In recent decades, more artists have started rereleasing vinyl records for the first time since CDs first came on the market. 2020 is the first year since the CD’s creation that more vinyl albums have sold than CDs, indicating a complete resurgence of the Vinyl LP. Are vinyl records really that popular?
Vinyl records are coming back and rising in popularity as more artists are producing vinyl editions of their music and more people are buying them. They are a nod to days gone by when life was simpler and more family-oriented, and the lack of digital screens occupying their time.
We will take a closer look at the trend of vinyl albums and how it has changed in the past few years. Let’s now take a walk down memory lane and see how and why this trend is coming back with a vengeance.
How Popular Is Vinyl?
In 2020, vinyl sales grossed at $27.5 million in the USA, rising 3.6% since 2019. While vinyl sales rose, CD sales fell by almost 50%.
Still, digital music sales account for 85% of total music sales in America, which means that vinyl has not overpowered the digital music market by any means.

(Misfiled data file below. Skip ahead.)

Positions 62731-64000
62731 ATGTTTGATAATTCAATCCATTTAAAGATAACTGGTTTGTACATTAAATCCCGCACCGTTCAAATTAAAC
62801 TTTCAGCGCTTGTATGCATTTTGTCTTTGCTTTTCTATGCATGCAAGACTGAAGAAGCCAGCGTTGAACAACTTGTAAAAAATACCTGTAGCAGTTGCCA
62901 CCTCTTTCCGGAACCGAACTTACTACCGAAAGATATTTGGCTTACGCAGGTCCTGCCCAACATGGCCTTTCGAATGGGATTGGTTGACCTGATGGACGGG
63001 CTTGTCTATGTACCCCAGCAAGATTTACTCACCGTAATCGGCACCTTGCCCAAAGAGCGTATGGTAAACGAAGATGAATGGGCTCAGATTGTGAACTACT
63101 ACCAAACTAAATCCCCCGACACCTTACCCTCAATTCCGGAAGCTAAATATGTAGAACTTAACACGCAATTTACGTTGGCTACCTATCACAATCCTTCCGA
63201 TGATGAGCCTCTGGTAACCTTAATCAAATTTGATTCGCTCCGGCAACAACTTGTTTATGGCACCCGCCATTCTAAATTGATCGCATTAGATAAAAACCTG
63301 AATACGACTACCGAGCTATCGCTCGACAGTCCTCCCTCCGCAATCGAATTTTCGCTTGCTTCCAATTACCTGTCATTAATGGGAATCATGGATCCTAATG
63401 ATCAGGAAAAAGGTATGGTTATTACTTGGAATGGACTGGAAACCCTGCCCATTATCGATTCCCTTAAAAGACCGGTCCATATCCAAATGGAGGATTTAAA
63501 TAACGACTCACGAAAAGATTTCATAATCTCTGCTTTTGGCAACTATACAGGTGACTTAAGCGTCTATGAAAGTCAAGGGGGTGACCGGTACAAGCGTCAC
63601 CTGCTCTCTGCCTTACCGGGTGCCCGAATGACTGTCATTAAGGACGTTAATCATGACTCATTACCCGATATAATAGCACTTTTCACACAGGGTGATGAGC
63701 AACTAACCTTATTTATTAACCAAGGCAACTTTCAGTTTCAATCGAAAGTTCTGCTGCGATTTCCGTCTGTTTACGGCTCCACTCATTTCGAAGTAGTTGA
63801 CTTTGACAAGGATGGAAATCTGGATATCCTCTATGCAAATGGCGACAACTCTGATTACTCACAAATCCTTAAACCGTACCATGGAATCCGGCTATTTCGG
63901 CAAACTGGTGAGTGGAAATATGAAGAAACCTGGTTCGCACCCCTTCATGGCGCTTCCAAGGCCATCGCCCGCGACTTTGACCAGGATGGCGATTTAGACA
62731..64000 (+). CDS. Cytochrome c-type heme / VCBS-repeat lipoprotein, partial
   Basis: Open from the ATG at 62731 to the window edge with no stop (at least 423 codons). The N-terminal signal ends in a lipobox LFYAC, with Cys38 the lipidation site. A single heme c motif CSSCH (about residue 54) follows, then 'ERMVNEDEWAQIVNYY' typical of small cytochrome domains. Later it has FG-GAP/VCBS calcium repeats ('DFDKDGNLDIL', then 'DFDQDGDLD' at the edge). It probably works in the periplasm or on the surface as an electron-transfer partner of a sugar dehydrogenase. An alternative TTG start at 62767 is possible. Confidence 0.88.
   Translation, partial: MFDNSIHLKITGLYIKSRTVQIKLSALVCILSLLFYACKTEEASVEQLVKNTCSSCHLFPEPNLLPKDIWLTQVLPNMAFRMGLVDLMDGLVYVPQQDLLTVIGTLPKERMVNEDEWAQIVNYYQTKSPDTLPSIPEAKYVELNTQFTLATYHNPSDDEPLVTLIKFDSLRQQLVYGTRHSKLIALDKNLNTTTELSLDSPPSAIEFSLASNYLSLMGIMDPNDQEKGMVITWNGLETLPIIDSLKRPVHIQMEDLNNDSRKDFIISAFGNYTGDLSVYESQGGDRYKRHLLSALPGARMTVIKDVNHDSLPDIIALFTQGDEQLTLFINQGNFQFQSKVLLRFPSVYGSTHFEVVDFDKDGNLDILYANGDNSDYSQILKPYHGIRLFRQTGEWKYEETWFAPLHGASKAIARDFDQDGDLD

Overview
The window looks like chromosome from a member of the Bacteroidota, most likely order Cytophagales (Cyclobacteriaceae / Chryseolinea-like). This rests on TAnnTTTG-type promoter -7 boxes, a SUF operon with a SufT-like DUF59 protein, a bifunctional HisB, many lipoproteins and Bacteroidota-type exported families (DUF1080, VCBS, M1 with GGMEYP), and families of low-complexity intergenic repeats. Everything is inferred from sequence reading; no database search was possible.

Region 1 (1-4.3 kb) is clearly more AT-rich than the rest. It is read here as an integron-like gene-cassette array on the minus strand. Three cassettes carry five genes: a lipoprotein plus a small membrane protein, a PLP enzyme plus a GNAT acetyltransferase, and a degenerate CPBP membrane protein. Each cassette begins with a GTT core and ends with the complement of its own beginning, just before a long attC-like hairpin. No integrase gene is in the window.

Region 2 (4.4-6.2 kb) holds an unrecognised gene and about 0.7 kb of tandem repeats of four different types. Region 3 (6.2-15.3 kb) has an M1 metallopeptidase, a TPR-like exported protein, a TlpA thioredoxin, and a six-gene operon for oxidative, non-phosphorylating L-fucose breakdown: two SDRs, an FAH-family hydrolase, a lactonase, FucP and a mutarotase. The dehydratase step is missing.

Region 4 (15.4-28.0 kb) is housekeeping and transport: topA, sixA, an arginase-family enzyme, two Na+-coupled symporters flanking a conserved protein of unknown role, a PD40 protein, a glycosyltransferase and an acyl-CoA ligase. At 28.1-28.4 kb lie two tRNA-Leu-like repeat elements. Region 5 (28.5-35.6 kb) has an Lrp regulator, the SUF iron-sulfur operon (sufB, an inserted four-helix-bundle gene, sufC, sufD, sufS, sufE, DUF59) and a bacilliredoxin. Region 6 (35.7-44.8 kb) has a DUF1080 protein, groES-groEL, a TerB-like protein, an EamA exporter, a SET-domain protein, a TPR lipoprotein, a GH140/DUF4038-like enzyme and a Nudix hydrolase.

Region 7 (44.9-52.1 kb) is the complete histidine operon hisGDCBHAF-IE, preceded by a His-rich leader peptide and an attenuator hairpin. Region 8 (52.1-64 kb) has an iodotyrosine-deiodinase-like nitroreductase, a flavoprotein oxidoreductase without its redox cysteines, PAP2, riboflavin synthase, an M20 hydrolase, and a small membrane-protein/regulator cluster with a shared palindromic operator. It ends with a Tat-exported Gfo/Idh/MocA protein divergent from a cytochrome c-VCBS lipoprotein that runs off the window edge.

Many artists in the UK and America are pressing and selling vinyl albums because they tend to sell more vinyl albums than CDs in any given year. While vinyl has become the most popular format for tangible music sales, it still doesn’t equal the success of digital music.
Some people attribute sound quality and analog format to vinyl’s success, but it is more complex than that.
In the past few years, vinyl albums have replaced CDs, suggesting that CDs are obsolete.
The resurgence of vinyl seems to indicate that people are interested in the most physical, aesthetic experience that music listening can offer.
Why Is Vinyl Making a Comeback?
Vinyl records have become the second most popular music listening format in the world, with digital music coming in first. Why are vinyl albums making such a huge comeback?
The transition from CD to vinyl in the past few years is so unique compared with how technology trends usually go.
Here are some of the most significant reasons that vinyl is re-emerging as the most popular non-digital listening format.
The Prominence of Digital Music
According to the Recording Industry Association of America, digital music sales comprise 85% of 2020’s record sales, because it is convenient, accessible, and streamable, no matter where you are or what you are doing.
Because of its accessibility, digital music has risen to the forefront of record sales, and vinyl or CD sales cannot match them.